The only way I ever walked into a hospital room to visit the sick, or a home to meet with a bereaved family, or a pulpit to preach after a tragedy in community or country is thanks to theology. I love Jesus. I trust the promises of God. I count on the presence of the Holy Spirit. I read my Bible every day. But if I didn’t have Reformed theology and a Book of Confessions and all the tradition that comes alongside it, I would have had little of any value to say about the Triune God I follow. Theology matters. This may border on heresy, but loving Jesus isn’t enough. Articulating what you believe about Jesus is critical to bearing witness to the One we seek to glorify and enjoy forever.
The first person I ever walked with to the grave was a middle-aged woman dying of AIDS. She wasn’t Presbyterian. She grew up in another tradition. That tradition’s theology espoused that AIDS was a punishment from God, so when she could no longer hide the nature of her illness her family looked elsewhere for support. I wasn’t even out of seminary when someone pointed her in my direction. I didn’t know much, but I did know that her disease was not a result of her sin. I did know that in life and death we belong to God. I could say with confidence that God did not reject her but walked with her through the valley of the shadow of death. I was able to tell her heartbroken father at her funeral that we can cry out in lament and wait on God to supply our needs and bring healing and comfort (Study Catechism, question 24).
When a woman in her 80s whispered to me at the door of the sanctuary, “My son is gay,” I called her the next day to find out what had prompted her comment. She said some people in the Bible study at her community center say homosexuality is an abomination. She said, “I am afraid to tell them my son is gay. He is my sweetest child and I love him. Don’t you think God loves him, too?” Yes, I do. “Loving us still, God makes us heirs with Christ of the covenant. Like a mother who will not forsake her nursing child, like a father who runs to welcome the prodigal home, God is faithful still” (A Brief Statement of Faith). “Yes,” I said, “God loves your son.”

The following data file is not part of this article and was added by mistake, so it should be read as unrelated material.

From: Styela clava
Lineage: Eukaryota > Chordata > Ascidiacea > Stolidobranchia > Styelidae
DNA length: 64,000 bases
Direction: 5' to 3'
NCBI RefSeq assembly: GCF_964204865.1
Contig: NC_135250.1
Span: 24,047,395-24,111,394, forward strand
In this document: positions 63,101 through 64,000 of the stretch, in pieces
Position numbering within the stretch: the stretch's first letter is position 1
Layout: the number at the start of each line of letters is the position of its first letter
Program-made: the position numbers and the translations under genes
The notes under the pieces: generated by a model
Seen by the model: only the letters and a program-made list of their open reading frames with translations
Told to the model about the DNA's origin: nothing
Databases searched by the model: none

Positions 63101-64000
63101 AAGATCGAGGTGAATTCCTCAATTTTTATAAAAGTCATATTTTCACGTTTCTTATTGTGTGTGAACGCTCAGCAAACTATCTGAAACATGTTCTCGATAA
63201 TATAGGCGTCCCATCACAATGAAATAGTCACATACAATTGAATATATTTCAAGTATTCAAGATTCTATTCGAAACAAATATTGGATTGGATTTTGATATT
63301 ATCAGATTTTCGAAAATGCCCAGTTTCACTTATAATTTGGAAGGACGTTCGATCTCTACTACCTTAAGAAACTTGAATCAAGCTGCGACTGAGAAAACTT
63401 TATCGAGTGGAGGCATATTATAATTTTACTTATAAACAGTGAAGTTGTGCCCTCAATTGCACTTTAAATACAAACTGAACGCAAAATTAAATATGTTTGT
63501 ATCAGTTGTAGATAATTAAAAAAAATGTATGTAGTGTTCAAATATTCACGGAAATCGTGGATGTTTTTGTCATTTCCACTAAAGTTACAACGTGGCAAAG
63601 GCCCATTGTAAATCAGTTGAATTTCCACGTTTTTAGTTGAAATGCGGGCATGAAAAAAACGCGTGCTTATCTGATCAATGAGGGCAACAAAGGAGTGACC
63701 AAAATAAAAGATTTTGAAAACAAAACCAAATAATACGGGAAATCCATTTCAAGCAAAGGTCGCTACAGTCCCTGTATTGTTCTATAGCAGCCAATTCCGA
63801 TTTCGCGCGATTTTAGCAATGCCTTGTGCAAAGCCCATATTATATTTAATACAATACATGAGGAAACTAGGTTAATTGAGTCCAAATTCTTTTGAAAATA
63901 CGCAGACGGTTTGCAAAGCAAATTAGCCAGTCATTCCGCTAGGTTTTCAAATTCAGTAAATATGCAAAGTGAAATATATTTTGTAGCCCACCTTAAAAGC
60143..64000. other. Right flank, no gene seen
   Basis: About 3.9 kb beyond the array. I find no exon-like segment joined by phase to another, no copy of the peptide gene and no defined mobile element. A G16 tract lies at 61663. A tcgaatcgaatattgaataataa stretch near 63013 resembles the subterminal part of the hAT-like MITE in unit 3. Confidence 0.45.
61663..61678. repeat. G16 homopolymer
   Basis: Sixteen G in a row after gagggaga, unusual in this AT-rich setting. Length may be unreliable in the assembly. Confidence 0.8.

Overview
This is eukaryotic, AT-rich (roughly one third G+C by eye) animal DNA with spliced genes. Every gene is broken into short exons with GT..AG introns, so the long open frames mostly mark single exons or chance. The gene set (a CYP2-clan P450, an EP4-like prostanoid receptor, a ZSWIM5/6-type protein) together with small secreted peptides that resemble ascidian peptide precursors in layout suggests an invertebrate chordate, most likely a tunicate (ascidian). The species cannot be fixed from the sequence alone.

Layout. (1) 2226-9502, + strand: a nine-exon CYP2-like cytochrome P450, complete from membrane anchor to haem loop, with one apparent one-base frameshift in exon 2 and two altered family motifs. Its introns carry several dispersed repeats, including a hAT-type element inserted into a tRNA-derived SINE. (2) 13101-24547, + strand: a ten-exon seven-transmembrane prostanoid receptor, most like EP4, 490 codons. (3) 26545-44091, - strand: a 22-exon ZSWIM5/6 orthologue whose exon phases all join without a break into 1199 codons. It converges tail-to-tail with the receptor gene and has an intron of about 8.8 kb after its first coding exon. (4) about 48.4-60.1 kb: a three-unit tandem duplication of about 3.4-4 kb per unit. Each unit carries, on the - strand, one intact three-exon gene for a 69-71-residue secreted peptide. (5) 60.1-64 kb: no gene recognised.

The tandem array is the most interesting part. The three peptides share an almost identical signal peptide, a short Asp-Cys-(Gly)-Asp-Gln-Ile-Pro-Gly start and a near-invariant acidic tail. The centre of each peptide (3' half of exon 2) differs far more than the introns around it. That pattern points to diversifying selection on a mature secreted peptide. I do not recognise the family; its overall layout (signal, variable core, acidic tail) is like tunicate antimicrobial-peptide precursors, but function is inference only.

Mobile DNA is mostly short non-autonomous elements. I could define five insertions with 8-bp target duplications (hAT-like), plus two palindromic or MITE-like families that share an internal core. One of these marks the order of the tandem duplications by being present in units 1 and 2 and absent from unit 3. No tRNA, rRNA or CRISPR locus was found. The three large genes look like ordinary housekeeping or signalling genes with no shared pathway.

Those many times when debate got heated in session meetings — when someone said the church had no business in politics, shouldn’t get involved in ordinances that made it a crime to sleep on a bench, shouldn’t get things churned up around payday loans, ought to stick to spiritual matters, ought not worry about the conditions of the workers in the plant owned by the biggest giver to the church — someone in the room knew the Great Ends of the Church. Always there was a voice or two that spoke up and said a word about promoting social righteousness. Without fail there was a heartfelt plea to “participate in God’s mission to care for the needs of the sick, poor, and lonely; to free people from sin, suffering, and oppression; and to establish Christ’s just, loving, and peaceful rule in the world” (Book of Order, F-1.0302d).
Then there was that time when the young couple soon to be married asked with sincere hope, “Can we have our college fight song played as the recessional?” They asked: What could be more personal? More memorable? More them? I had to inform them that, alas, it was not possible. With gratitude, I pulled out the wedding policy carefully crafted by the session, the one that quoted the Directory for Worship, “Music suitable for the marriage service directs attention to God and expresses the faith of the church” (W-2.1004). It would have to wait for the reception.
It isn’t enough to love Jesus. We have to be able to articulate what we believe is true about the Triune God because what we believe shapes how we behave. Theology matters.
Grace and peace,